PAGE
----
The coronavirus pandemic has put nearly 14 million people in the Caribbean and Latin America at risk of missing meals, according to a report released Wednesday from the U.N.'s World Food Programme.
The virus has spread quickly in the region in recent weeks, with Latin America surpassing Europe and the United States in its daily numbers of new coronavirus cases reported.
The Americas have become the "epicenter of the COVID-19 pandemic," the Pan American Health Organization said earlier this week.
Health officials have even warned of a potential humanitarian crisis in Haiti due to a rising number of cases.
Brazil, the largest country in Latin America, now has the second-highest number of coronavirus cases in the world.
The White House recently restricted travel from Brazil into the United States. The country's health minister resigned from his post earlier this month amid disagreements with the president on how to handle the crisis.
Financial hardship is increasing throughout the region, including in Colombia. As John Otis reported for NPR, residents in a slum near Bogotá are hanging red cloth from their homes to signal to neighbors that they need food.
The WFP estimates that the number of people experiencing severe food insecurity in the region will increase from 3.4 million to 13.7 million over the course of 2020.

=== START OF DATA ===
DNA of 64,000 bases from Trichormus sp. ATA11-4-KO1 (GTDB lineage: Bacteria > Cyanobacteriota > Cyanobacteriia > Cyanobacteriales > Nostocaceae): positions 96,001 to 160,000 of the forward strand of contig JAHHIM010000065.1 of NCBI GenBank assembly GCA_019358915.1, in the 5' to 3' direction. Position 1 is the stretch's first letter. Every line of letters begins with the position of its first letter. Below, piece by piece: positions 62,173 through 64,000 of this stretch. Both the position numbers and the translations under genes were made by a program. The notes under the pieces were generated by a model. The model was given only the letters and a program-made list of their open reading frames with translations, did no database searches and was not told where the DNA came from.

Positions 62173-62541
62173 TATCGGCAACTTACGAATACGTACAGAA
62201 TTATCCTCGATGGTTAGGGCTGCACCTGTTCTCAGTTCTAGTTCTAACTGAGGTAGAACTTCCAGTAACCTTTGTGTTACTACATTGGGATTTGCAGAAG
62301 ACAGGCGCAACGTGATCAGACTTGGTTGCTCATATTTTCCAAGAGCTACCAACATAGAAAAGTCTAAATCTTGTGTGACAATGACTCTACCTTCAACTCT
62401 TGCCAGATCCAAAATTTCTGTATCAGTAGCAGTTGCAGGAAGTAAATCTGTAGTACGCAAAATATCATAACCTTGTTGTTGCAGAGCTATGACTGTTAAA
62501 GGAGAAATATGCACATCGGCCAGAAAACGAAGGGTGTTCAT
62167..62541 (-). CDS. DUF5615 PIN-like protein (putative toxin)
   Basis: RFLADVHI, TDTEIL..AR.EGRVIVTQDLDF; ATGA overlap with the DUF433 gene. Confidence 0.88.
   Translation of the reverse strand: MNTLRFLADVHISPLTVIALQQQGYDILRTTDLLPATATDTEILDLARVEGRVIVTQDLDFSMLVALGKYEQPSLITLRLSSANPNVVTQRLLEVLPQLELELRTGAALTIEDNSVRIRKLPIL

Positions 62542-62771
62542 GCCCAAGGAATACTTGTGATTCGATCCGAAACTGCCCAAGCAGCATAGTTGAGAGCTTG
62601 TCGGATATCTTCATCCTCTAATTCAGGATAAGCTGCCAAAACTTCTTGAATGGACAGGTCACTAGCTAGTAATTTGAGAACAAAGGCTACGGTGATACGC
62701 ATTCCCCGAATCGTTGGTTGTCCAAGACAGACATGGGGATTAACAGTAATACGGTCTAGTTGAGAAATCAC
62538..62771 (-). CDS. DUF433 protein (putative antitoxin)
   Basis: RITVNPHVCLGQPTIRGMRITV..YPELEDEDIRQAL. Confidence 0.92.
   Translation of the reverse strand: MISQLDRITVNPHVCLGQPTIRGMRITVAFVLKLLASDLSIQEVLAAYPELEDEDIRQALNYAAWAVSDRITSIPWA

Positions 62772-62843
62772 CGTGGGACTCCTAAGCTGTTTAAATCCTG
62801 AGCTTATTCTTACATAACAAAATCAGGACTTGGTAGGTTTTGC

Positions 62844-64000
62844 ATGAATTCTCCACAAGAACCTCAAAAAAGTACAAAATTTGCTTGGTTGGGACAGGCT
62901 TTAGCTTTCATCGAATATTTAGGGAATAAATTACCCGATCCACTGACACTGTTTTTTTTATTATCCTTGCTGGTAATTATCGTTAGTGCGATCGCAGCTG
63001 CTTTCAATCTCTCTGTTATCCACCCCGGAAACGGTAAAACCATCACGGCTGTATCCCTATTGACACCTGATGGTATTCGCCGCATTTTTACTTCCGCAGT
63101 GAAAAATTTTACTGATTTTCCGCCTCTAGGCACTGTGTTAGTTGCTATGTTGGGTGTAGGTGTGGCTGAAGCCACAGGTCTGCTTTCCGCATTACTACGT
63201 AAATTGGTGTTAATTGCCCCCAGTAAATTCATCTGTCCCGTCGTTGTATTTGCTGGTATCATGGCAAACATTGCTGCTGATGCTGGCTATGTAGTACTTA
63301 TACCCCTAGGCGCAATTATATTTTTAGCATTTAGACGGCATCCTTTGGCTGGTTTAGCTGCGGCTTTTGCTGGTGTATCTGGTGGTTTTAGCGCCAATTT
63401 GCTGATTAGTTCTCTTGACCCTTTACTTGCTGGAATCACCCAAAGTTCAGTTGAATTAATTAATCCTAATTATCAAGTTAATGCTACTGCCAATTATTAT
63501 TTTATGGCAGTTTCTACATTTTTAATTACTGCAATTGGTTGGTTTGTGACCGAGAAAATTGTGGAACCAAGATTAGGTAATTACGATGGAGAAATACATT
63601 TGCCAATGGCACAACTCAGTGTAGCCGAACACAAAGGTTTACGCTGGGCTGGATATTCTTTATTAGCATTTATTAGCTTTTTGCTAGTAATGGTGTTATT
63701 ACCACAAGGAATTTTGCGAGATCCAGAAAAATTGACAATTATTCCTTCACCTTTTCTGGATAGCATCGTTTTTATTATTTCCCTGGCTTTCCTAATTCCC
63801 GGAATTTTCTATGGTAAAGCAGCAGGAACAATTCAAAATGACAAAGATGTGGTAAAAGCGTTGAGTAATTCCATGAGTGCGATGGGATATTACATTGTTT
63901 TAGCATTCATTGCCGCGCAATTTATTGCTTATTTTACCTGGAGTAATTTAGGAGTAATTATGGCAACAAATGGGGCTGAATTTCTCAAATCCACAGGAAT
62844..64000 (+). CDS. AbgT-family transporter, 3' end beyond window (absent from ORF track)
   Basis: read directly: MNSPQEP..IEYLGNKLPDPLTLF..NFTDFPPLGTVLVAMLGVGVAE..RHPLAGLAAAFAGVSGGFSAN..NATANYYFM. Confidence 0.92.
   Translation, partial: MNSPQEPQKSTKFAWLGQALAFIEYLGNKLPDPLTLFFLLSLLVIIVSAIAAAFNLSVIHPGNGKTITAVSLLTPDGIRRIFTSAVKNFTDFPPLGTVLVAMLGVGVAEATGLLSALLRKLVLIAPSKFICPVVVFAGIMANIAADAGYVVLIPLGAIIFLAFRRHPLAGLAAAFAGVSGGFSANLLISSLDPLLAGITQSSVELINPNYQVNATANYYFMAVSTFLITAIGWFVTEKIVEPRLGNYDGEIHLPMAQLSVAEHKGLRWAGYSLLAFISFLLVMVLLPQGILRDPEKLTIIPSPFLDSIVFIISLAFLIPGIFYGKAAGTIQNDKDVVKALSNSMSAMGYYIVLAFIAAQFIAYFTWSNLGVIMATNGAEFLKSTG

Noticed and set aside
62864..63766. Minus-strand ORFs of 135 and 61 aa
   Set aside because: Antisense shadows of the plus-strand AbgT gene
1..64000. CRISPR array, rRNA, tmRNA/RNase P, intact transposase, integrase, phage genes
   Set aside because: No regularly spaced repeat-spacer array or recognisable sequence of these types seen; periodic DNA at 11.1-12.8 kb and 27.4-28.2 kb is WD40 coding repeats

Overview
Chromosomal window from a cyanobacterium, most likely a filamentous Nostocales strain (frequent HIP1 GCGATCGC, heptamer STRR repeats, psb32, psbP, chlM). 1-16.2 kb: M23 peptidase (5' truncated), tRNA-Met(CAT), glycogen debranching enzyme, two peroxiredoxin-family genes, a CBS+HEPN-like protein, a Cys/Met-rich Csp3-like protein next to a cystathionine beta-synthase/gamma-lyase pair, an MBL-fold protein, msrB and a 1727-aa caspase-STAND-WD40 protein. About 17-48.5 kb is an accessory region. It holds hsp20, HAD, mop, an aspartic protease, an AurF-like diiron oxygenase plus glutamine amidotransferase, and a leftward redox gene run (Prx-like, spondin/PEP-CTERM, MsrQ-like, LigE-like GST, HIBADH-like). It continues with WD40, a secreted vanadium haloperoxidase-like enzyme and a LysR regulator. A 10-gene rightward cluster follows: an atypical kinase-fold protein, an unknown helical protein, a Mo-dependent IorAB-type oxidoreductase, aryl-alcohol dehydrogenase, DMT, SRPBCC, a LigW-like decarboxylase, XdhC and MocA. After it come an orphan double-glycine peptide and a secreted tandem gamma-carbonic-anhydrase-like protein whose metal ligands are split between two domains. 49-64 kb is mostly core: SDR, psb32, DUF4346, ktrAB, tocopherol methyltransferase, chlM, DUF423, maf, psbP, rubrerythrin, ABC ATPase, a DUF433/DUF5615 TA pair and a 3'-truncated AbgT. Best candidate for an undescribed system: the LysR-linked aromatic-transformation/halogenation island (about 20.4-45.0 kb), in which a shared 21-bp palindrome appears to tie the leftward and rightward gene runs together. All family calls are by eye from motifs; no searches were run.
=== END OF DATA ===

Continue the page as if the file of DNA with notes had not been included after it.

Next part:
This is likely to hit those who rely on daily earnings in the informal sector hardest. The report points out that in Bolivia, that group comprises about 60% of the population.
The region's economy is expected to contract by 5.3% this year, according to a recent report from the Economic Commission for Latin America and the Caribbean.
A WFP survey of nine countries in the region showed that around 69% of people in the region have seen a drop in their income because of the pandemic. Roughly the same number said they are worried about not having enough food.
The impact in urban areas is expected to be particularly brutal. Seventeen percent of respondents in urban areas said they were having one meal per day or less.
In Haiti alone, the WFP says in its report that the number of people experiencing severe food insecurity could more than double — rising from 700,000 to 1.6 million. And hurricane season is just around the corner.